How Companies-And DARPA-Are Using AI To Predict Human Emotion | Forbes

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The Pentagon’s research arm has pumped $1 million into a contract to build an AI tool meant to decode and predict the emotions of allies and enemies. It even wants the AI app to advise generals on major military decisions. DARPA’s backing is the starting pistol for a race with the government and startups to use AI to predict emotions but the science behind it is deeply controversial. Some say it’s entirely unproven, making military applications that much riskier.

The previously-unreported work is being carried out under a DARPA project dubbed PRIDE, short for the Prediction and Recognition of Intent, Decision and Emotion. The aim is to create an AI that can understand and predict reactions of a group, rather than an individual, and then offer guidance on what to do next. Think of a military leader who wants to know how a political faction or a whole country would react should he or she take an aggressive action against their leader. In PRIDE, the emotion detection is not for an individual. It’s more as a collective group and even at a national level,” says Dr. Kalyan Gupta, president and founder of Knexus. “To think about, you know, whether a nation state is either angry or agitated.” And it’s no small fry initiative; the plan is for PRIDE to provide recommendations for “international courses of action,” according to a contract description.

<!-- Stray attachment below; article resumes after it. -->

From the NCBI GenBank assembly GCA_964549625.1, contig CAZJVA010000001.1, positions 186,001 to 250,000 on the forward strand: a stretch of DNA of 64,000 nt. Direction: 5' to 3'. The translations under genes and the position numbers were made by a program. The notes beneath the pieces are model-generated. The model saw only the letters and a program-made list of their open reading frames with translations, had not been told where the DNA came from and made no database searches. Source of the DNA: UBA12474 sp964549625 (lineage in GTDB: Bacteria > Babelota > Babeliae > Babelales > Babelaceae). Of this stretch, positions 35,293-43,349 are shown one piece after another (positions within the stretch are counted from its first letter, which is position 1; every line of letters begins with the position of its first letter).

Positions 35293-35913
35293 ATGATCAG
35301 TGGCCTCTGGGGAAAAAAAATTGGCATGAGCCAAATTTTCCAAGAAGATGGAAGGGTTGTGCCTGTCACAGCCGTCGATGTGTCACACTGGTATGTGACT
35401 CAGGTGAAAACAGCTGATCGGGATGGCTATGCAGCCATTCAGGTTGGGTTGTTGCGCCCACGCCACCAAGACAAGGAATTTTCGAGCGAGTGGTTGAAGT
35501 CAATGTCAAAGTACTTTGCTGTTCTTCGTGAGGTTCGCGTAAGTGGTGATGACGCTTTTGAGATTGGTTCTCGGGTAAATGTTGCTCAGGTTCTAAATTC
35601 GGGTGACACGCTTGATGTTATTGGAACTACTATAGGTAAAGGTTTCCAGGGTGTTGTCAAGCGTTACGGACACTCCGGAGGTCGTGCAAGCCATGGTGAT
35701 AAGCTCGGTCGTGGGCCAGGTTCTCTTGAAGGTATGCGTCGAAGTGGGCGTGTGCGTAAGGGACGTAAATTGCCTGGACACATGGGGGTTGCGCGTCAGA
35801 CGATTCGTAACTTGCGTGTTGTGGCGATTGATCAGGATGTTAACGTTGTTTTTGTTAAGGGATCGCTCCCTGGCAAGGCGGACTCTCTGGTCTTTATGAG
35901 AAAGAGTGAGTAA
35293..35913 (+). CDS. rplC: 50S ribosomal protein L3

Whilst DARPA’s project is largely looking at sentiment elicited from text and information posted online, a handful of startups, from the U.K. to Silicon Valley claim they can both understand what people are feeling and how they will feel in the future by looking at their face.

In the Farringdon, London, offices of Element Human, 36-year-old founder Matt Celuszak grandly claims such emotion detection is about to cause a “shift change in how people live their lives and where humanity is evolving.” His company works with clients to hone the quality of their video ads by showing them to a small audience and having algorithms look for signs of emotion, whether that’s mild amusement or abject terror. It’s been operating largely under stealth, until now, though it’s been testing its tech with various major publishers, from CNN and Time Inc to the BBC.

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